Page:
1. Pay means you see value in what we are doing are as such you are willing to part with your money for it. Donate equates to you not really seeing and appreciating the value, but out of the “goodness of your heart” you still give us those funds.

          We’d rather be on the value-side, as we can determine that you will pay, where as for us to get you to donate, needs you to feel sorry for us. We’re not a charity nor an NGO.

          1. William, you are getting ie defining the word Donate, Zimbabwean style! I cannt fault you for that. But worldwide its the term used in a more mature none lazy way giving to sustain a project because you see value in and want it to continue or even prosper.

    2. Thanks for the feedback.

      We asked our readers in the form of putting the Subscribe button, with a free trail for one month, and the whole of 3 people subscribed (2 of us were in-house as we needed to test the system). That was response enough.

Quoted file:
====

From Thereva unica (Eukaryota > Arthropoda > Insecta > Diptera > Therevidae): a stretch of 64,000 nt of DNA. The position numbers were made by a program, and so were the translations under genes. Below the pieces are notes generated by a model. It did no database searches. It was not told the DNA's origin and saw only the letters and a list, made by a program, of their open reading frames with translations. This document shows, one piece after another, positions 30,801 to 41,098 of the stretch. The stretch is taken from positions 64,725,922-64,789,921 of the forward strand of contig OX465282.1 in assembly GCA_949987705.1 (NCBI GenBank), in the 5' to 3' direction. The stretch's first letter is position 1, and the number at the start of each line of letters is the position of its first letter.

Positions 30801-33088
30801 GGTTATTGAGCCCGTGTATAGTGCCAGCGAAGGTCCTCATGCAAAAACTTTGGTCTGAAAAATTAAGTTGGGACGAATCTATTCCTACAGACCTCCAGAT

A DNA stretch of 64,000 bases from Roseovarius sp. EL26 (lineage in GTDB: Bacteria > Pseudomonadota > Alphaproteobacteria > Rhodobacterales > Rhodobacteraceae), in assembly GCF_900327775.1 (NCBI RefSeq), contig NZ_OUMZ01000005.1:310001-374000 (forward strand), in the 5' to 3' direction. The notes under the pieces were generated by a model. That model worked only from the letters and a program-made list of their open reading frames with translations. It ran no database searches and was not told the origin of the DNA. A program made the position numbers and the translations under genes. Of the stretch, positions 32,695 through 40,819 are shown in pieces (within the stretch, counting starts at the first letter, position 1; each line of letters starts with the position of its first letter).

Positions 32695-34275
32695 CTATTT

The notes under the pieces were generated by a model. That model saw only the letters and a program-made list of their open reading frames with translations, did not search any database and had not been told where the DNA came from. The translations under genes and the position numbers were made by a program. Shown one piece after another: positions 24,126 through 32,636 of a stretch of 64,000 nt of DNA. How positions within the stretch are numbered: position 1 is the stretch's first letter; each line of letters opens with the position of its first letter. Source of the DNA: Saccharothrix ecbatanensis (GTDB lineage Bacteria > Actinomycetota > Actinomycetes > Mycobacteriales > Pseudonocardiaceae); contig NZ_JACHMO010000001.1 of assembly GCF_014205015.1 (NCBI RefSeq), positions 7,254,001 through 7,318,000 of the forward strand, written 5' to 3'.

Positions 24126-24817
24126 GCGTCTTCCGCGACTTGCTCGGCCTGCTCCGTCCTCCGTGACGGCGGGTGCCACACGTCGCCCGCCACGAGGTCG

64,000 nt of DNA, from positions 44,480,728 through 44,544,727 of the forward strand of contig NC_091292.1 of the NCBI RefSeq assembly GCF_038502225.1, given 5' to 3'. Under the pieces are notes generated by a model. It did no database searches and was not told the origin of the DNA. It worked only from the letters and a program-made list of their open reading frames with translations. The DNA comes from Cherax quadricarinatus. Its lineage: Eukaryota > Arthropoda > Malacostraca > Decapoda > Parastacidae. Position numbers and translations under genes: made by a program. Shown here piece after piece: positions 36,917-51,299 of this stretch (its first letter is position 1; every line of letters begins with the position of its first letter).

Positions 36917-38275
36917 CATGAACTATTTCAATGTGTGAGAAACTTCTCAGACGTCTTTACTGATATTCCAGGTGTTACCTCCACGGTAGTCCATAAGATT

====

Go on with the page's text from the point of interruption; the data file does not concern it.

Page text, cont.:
Yes, we are “telling you” the route we are taking, with much in-house consultation. This is not an over night decision (if it was then that was a very long night).

      The suggestions of funding are noted, but we’d prefer value exchange. If what we are serving you is valuable (our content), then you will give us what we value (money). This is proved to be somewhat of a challenge, so for now we’d refer to have that conversation with the brands (the amount of energy needed to convince a brand vs a reader seems to be the same, but the payoff are greater).

      Currently the For Sale sign has not been hang up